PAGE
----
For additional commentary on the stupidity of legislators we suggest you proceed to Payday Pundit

U.S. Senator Daniel K. Akaka (D-HI) introduced the “Improving Access to Mainstream Financial Institutions Act of 2008”. It is cosponsored by Senators Charles E. Schumer (D-NY), Joseph I. Lieberman (ID-CT), and Daniel K. Inouye (D-HI). It is endorsed by The National Association of Federal Credit Unions, the Hawaii Credit Union League, the Council for Native Hawaiian Advancement, and the Hawaii Alliance for Community-Based Economic Development.

Senator Akaka said: “About 45 million Americans do not have a bank or credit union account, denying them access to basic financial services. With these federal resources, mainstream institutions will be better able to bank the unbanked. This bill will also encourage banks and credit unions to provide an affordable alternative to predatory payday loans which typically carry exploitative fees. Several credit unions have developed similar products, including the Windward Community Federal Credit Union in Kailua (Hawaii), which used a federal grant to develop an affordable alternative to help the U.S. Marines and others they serve. More working families need access to affordable small loans.”

Senator Lieberman said: “At a time of rapid innovation in the financial services industry, it is discouraging that a so many Americans remain disconnected from the mainstream system of banking and finance. The sad reality is that in many low-income neighborhoods, the primary source for financial services is storefront check cashers, rent-to-own shops, money transfer operators, and payday lenders charging predatory interest rates. The legislation we are introducing today will help bring low-income communities closer to the retail financial services and savings opportunities they desperately need.”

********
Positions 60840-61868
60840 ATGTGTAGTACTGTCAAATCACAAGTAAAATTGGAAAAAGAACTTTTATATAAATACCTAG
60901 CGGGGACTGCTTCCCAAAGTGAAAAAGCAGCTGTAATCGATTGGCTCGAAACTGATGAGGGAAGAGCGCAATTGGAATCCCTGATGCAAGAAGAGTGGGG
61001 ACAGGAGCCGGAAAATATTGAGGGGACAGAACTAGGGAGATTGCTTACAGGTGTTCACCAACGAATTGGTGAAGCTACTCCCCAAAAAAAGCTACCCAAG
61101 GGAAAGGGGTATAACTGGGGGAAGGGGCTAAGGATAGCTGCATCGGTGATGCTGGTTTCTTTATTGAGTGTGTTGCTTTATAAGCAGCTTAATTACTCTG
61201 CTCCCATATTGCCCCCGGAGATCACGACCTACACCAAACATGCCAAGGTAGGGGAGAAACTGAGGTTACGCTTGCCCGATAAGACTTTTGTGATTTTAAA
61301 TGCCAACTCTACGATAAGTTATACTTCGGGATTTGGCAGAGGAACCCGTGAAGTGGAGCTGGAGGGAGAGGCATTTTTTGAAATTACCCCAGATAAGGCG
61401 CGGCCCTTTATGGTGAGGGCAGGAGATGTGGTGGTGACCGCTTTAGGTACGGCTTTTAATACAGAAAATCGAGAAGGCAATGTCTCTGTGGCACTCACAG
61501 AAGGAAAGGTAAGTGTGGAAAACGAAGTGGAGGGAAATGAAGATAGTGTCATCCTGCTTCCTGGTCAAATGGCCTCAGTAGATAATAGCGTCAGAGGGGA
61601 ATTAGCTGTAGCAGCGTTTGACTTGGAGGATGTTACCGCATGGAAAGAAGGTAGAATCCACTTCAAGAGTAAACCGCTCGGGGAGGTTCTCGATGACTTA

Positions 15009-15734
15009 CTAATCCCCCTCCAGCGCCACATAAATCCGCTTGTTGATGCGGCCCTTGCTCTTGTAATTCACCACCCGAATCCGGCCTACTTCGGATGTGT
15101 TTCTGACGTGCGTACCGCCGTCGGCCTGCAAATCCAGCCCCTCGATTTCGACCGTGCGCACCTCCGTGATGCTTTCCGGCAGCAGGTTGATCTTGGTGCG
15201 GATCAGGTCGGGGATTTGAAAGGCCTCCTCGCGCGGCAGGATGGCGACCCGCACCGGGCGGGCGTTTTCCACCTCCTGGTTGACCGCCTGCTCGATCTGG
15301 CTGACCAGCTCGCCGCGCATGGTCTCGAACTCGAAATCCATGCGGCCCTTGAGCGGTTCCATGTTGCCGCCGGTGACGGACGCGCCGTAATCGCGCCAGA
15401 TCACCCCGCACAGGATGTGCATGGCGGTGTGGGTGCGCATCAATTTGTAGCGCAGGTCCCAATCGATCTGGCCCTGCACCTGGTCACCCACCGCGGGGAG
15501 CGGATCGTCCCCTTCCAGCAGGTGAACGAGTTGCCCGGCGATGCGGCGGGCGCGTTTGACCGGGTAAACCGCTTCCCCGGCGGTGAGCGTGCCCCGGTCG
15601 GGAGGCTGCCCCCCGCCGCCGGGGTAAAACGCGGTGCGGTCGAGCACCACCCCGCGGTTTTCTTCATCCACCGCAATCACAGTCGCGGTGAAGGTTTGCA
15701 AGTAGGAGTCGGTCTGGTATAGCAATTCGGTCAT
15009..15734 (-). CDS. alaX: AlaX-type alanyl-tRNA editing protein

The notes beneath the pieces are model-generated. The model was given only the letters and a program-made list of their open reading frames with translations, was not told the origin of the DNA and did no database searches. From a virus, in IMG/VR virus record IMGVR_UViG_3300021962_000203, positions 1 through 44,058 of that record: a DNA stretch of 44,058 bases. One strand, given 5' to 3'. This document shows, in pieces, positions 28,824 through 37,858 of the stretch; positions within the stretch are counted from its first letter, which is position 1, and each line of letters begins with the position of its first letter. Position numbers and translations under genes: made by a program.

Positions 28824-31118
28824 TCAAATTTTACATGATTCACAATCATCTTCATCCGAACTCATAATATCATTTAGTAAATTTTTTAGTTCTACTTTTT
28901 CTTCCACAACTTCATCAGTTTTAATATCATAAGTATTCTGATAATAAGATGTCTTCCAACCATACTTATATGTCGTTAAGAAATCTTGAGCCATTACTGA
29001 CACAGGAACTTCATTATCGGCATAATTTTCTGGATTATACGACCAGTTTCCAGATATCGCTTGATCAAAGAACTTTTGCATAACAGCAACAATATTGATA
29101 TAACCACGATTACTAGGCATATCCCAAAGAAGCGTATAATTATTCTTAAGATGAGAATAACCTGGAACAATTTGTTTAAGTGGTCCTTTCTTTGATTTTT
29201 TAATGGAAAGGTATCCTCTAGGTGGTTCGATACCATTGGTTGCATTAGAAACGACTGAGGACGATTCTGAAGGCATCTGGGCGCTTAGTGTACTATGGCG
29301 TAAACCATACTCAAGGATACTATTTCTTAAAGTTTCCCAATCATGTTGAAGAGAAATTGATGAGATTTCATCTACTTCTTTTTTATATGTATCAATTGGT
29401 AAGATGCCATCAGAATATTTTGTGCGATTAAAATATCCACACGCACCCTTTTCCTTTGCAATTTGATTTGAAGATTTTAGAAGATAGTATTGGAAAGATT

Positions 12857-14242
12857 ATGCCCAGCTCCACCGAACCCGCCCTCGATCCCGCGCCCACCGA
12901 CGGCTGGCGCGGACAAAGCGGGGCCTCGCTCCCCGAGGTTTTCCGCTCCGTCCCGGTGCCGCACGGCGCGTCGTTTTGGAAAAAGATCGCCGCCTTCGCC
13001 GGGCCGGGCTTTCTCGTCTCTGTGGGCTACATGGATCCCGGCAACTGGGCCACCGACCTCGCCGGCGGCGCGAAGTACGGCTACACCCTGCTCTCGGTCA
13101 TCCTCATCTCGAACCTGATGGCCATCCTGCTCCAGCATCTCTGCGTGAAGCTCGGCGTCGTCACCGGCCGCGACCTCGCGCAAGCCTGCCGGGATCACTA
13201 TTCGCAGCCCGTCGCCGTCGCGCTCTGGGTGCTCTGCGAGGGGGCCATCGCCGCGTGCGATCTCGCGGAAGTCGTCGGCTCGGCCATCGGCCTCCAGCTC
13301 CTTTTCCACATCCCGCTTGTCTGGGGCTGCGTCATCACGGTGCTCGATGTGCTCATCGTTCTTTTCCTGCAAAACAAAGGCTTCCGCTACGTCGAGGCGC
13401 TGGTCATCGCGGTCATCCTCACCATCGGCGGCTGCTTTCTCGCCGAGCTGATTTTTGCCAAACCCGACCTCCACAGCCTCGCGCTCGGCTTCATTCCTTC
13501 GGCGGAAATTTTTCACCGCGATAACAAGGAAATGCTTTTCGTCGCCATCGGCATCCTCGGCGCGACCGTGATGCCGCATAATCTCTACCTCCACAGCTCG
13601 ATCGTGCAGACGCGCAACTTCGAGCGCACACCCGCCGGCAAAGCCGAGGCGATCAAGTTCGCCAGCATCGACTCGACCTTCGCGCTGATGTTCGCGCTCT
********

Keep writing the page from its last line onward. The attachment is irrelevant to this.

“A bill like this has been a long time coming. It will promote a culture of saving by encouraging more people to open bank accounts. This bill will also help families get out of the cycle of debt caused by payday loans,” Schumer said.

U.S. Senator Daniel K. Inouye said: “Given the economic struggles currently confronting our nation, this legislation can help many Americans by bringing families without bank accounts into the mainstream of our nation’s financial system. I believe this bill will help many families build savings and improve their credit-risk profiles. That will lower the cost of payment services, and eliminate a common source of personal stress. Enabling more people to be a part of our mainstream financial system, whether through a credit union or a bank, will build the right financial foundation for many families.”

The bill creates two grant programs within the Department of the Treasury:

• The first authorizes grants intended to help low- and moderate- income unbanked individuals establish bank or credit union accounts, providing consumers with alternatives to rapid refund loans, check cashing services, and lower cost remittances. In addition, bank and credit untion accounts provide access to savings and affordable borrowing opportunities.

• The second provides consumers with a lower cost, short term alternative to payday loans by encouraging the development of affordable payday loan alternatives at mainstream financial institutions. Consumers who apply for these loans would be provided with financial literacy and educational opportunities. Loans extended to consumers under the grant would be subject to the annual percentage rate promulgated by the National Credit Union Administration’s (NCUA) Loan Interest Rates, currently capped at an annual percentage rate of 18 percent.